Simon Baatz | North Shore Congregation Israel | Literary Events | Chicago Reader
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Simon Baatz 

When: Sun., Nov. 2, 3 p.m. 2008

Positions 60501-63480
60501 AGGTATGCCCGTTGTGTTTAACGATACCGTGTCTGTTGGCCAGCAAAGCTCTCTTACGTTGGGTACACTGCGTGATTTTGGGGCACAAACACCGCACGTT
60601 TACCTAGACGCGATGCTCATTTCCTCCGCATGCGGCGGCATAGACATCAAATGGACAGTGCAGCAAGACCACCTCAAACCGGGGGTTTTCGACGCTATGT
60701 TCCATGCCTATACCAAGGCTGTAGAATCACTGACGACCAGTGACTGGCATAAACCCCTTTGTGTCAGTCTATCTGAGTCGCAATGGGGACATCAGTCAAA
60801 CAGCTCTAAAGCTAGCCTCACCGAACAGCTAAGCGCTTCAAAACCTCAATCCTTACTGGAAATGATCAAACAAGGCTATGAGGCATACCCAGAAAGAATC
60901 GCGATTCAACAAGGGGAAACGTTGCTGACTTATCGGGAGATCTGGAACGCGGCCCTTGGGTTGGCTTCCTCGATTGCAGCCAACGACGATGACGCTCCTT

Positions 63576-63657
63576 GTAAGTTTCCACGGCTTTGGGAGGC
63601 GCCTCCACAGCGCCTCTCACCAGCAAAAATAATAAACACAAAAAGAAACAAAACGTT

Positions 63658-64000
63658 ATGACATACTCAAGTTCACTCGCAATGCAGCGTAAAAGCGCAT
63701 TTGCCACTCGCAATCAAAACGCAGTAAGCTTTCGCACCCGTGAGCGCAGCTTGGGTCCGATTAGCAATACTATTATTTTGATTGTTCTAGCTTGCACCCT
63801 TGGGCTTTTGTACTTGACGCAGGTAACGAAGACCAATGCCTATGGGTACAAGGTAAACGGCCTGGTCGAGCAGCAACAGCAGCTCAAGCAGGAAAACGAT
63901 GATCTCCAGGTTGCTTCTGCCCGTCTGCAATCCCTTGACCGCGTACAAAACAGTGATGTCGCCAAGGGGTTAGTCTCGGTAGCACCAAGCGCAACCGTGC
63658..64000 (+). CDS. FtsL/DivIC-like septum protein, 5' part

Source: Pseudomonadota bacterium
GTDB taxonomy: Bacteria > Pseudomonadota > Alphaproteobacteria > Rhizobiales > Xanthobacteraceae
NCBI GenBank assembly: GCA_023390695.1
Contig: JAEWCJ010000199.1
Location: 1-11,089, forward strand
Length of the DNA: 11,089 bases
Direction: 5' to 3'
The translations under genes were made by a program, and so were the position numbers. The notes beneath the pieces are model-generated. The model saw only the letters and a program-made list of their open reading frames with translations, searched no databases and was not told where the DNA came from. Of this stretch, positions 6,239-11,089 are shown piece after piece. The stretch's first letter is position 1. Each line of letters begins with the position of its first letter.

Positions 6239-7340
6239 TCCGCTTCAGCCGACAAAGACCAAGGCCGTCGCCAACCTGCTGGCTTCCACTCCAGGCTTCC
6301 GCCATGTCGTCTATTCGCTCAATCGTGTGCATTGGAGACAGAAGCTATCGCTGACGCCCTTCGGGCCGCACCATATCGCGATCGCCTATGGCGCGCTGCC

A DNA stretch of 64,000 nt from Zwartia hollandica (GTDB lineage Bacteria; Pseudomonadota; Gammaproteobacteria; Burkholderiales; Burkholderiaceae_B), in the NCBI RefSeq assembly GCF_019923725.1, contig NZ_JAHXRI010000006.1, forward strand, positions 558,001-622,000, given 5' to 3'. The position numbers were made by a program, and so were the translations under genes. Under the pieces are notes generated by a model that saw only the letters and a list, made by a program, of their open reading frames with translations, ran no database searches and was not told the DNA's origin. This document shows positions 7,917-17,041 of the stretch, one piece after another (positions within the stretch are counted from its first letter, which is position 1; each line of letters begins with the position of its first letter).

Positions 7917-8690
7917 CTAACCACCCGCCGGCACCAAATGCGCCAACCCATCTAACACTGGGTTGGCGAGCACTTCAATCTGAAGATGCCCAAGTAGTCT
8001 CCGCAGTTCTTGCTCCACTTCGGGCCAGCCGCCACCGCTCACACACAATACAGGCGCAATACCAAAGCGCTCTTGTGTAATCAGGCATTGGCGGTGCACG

In the summer of 1924, Chicago--and much of the rest of the nation--was captivated by a sensational crime. Two exceptionally intelligent and privileged young men, Kenwood residents Nathan Leopold, 18, and Richard Loeb, 19, had been charged with the abduction and murder of 14-year-old Bobby Franks. Their motive was sport: Leopold and Loeb wanted to see if they could get away with "the perfect crime." But they couldn't: a pair of Leopold's eyeglasses were discovered near where the boy's body was found, and after that irrefutable evidence was compiled against the brainiac teens. They caved under interrogation, each fingering the other as the instigator and the actual murderer. But the real drama in historian Simon Baatz's For the Thrill of It: Leopold, Loeb, and the Murder That Shocked Chicago follows their confessions. No one doubted Leopold and Loeb's guilt. The only question remaining was whether they should hang for their crime--and it's the courtroom battle between fierce death-penalty opponent Clarence Darrow and politically ambitious state's attorney Richard Crowe that really propels Baatz's narrative. --Jerome Ludwig

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